Africa’s Quantum: Welcome To The 1960s

Published 27 days ago
By Forbes Africa | Tamsin Mackay
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Quantum security in Africa may not be as advanced as in other regions, but it is recognized as an important facet of computation in the future.

“Right now, quantum computing is where classical computing was in the 1960s.”

Quantum is about to change how computers are used to attack. No, it’s not here right now. It’s probably not going to be here tomorrow. But it’s coming and it’s time to pay attention.


The World Economic Forum is listening. It released a Quantum Readiness Toolkit in 2023 discussing the speed of quantum development, the increase in quantum computers and the cybersecurity threats these introduce. The European Policy Centre published its quantum security agenda the same year, putting the quantum conversation firmly in the security spotlight. Quantum has the potential to change everything, including cybersecurity.

“It will change how computers will be used to attack and defend, potentially cracking cryptographic algorithms at speed,” says Martin Potgieter, Co-Founder and Technical Director at Nclose in Cape Town, South Africa. “While quantum computers are largely experimental and impractical, the idea is that when they become mainstream, they will introduce exponentially greater computing power.”

Professor Bruce Watson, Director of the Computational Thinking for AI Group, in the Centre for AI Research (CAIR), in Stellenbosch University, South Africa, adds: “They are complex and expensive to build requiring facilities that have liquid nitrogen or liquid helium cooling with vibration-proof infrastructure that can cost upwards of $100 million just for the lab. Right now, quantum computing is where classical computing was in the 1960s.”

This is globally, not just in Africa. While some of the big names in technology are putting their money in the quantum basket, the technology and its capabilities are on par with the grainy photographs of giant computers and stacks of floppy discs over 70 years ago. The only difference is that countries like the United States (US) and China have the budgets to drive the quantum agenda.


“In Africa, there are several labs working on quantum experimentation but none are building full-blown quantum computers,” continues Watson. “It comes back to the cost point. Even though we have the scientists and the mathematicians and are building up this expertise on the continent we’ll be making use of overseas facilities for the foreseeable future.”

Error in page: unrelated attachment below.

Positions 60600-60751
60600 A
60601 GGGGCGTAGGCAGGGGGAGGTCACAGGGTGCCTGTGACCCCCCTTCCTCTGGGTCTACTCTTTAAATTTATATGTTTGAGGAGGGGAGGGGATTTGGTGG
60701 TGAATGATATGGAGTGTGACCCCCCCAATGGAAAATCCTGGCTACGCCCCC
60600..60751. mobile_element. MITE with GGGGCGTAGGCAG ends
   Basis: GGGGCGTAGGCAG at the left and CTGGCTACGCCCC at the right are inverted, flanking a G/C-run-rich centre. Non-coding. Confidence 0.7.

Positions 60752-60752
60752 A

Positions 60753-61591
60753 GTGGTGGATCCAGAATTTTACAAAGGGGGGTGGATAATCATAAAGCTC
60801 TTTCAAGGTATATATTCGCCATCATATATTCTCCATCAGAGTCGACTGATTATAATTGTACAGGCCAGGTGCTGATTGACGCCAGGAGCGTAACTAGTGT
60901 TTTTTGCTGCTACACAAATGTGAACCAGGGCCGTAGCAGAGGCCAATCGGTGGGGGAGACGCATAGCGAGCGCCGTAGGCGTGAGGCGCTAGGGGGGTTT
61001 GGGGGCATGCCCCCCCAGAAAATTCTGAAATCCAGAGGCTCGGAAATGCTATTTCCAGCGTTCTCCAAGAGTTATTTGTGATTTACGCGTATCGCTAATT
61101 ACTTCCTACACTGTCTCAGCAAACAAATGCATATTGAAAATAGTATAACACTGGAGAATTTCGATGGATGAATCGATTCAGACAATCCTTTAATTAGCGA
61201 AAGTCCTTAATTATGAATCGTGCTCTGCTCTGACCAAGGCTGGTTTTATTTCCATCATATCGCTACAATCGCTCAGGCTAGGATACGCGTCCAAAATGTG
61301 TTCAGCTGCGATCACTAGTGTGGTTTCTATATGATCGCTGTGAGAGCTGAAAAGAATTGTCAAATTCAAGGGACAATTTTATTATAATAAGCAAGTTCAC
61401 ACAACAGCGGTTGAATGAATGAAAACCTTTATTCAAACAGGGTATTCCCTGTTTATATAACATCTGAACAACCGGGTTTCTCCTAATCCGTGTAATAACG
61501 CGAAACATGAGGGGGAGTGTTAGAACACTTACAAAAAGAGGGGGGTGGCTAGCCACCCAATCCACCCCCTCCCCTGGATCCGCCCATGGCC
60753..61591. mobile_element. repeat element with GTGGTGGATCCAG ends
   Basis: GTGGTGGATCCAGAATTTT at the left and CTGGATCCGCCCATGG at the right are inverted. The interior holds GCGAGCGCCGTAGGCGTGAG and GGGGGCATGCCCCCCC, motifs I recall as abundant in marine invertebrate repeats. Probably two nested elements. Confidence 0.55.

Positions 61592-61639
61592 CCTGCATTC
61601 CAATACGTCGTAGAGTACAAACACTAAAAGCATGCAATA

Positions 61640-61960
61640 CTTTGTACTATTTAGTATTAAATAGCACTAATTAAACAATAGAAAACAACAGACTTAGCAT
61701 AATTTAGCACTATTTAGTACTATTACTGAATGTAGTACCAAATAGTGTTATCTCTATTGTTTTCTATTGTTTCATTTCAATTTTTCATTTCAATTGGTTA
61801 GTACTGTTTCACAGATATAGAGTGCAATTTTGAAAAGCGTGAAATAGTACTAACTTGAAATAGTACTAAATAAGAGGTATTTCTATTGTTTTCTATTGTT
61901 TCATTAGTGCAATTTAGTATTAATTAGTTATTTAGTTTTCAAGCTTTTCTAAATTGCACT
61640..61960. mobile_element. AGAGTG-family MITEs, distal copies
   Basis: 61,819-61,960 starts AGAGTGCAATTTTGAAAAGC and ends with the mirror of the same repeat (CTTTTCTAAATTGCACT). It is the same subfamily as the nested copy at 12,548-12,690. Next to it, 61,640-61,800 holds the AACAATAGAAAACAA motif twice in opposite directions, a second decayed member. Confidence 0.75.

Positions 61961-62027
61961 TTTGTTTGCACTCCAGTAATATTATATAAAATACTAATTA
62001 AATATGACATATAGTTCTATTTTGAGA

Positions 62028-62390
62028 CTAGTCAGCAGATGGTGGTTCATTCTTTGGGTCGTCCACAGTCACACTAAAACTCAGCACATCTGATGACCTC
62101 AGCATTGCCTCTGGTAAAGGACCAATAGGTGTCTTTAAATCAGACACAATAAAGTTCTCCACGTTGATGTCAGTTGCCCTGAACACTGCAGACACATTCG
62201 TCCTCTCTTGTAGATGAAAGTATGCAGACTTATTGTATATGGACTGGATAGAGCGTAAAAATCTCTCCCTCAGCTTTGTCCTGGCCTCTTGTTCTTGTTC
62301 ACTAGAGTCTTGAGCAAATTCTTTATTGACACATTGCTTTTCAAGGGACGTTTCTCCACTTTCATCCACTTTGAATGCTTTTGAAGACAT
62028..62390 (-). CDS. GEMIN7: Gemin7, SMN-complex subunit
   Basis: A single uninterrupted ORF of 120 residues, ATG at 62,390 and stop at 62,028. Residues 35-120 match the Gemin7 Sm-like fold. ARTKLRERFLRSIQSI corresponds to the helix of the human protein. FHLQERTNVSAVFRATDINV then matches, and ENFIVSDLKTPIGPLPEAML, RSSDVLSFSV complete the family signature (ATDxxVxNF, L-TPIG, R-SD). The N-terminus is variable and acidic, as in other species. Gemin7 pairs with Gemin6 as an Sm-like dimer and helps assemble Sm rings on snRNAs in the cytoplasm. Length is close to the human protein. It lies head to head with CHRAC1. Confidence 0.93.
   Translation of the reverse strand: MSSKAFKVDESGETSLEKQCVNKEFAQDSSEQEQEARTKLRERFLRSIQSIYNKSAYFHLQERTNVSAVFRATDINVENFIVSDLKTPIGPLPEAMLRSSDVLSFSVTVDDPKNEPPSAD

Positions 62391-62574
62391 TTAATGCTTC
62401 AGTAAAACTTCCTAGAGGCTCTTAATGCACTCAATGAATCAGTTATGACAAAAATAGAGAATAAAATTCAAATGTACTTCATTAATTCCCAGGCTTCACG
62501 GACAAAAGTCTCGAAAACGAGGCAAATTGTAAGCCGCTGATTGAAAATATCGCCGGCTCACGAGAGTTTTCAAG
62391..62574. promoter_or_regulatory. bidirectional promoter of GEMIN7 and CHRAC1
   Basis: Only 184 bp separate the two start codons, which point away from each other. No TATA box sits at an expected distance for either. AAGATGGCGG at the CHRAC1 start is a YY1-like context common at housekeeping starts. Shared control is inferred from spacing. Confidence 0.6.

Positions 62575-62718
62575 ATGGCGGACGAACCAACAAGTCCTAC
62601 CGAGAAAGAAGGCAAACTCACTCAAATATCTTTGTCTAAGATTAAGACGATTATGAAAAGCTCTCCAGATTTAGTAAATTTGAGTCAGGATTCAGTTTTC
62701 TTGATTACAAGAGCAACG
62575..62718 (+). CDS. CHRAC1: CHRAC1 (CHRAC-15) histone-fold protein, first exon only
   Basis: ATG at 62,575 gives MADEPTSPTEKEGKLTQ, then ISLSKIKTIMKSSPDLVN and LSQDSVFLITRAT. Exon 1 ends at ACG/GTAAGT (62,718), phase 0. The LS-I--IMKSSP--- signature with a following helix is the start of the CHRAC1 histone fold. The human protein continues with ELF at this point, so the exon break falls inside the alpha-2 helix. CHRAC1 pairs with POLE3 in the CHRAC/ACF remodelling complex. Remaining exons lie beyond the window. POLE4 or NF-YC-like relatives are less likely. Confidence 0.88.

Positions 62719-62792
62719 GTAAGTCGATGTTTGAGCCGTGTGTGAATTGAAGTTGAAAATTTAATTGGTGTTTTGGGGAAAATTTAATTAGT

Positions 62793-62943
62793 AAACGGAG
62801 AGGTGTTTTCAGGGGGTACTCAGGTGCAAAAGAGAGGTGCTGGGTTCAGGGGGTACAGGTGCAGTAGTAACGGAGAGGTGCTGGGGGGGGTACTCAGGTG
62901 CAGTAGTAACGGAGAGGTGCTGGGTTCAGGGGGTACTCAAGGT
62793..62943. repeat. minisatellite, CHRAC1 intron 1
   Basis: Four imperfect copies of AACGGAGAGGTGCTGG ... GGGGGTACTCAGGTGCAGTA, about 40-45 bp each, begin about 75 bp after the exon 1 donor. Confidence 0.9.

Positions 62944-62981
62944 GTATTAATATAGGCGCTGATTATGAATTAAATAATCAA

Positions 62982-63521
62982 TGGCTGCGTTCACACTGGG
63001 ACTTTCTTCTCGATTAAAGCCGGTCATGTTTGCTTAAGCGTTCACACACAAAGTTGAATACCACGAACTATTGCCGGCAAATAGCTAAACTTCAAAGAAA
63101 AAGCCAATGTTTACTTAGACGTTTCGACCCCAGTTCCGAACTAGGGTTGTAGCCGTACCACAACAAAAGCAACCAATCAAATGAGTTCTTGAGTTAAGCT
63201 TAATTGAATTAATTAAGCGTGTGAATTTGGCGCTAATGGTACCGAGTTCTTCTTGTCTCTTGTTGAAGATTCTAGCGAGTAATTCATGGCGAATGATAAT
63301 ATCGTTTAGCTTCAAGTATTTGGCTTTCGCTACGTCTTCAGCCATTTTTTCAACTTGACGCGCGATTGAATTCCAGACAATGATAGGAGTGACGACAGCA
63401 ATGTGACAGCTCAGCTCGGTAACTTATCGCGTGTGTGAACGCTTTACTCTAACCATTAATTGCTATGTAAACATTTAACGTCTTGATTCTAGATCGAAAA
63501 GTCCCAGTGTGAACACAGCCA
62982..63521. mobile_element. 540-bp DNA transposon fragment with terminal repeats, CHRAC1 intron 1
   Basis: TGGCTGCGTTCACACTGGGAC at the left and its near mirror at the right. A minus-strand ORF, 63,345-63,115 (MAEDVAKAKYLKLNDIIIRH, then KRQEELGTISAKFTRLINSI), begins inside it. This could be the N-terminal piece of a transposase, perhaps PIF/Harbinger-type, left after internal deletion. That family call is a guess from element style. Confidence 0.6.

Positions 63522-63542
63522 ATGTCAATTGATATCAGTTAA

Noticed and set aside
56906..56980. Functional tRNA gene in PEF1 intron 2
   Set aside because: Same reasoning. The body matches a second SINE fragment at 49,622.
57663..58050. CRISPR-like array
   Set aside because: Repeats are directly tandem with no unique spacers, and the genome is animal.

However, this doesn’t change the need to prioritize quantum security on the continent. Just as the first virus – the Creeper – released in 1971 was an unexpected side-effect of innovation back then, so it will be for the quantum computer in the future.

“I don’t see this as a region-specific phenomenon,” says Potgieter. “Should Sothern African Development Community and the African Union put quantum security on their agenda, if they don’t already? While we have a lot of problems in Africa that need attention and there are a lot of variables, it should be discussed at a high level.”

Looking ahead, it is very likely that sectors such as finance and healthcare – both very much in line to benefit from the potential of quantum – will look to implementing protocols and guidelines that will ensure they are protected.

According to Jean-Francois Bobier, Partner and Vice President, Deep Tech at Boston Consulting Group, there are no regulations specifically for the banking sector in Africa at the moment. In Morocco, initiatives are driven by leading banking groups such as Attijariwafa Bank at a preliminary stage but central banks are still struggling to impose Transport Layer Security (TLS) with classical cypher algorithms.


“It’s likely Africa will follow the National Institute of Standards and Technology (NIST) guidelines which are based in the US and we expect them to mandate the move to post-quantum cryptography in 2025,” he adds. “We anticipate it will be similar to Y2K, even worse because crypto is everywhere, has never been properly documented, and is sometimes hard-coded in applications and certificates.”

Quantum security in Africa may not be as advanced as in other regions, but it is recognized as an important facet of computation in the future. Steven Cohen, Managing Director of Triple S Solutions, adds: “The continent’s diverse economic and technological landscape means different countries will engage with this issue at different paces and levels of intensity. However, given the global nature of digital security and communication, quantum security is a conversation worth having.”

Over the next five years, quantum is unlikely to leap into mainstream but the groundwork laid in these years will be critical for shaping the quantum future in Africa.

As Watson concludes: “As far as I can tell, we don’t have a single significant post-quantum cryptography effort or quantum security effort for designing new algorithms. There are people across Africa advocating for the need for post-quantum cryptography but the vast majority don’t yet understand that they should be taking action now.”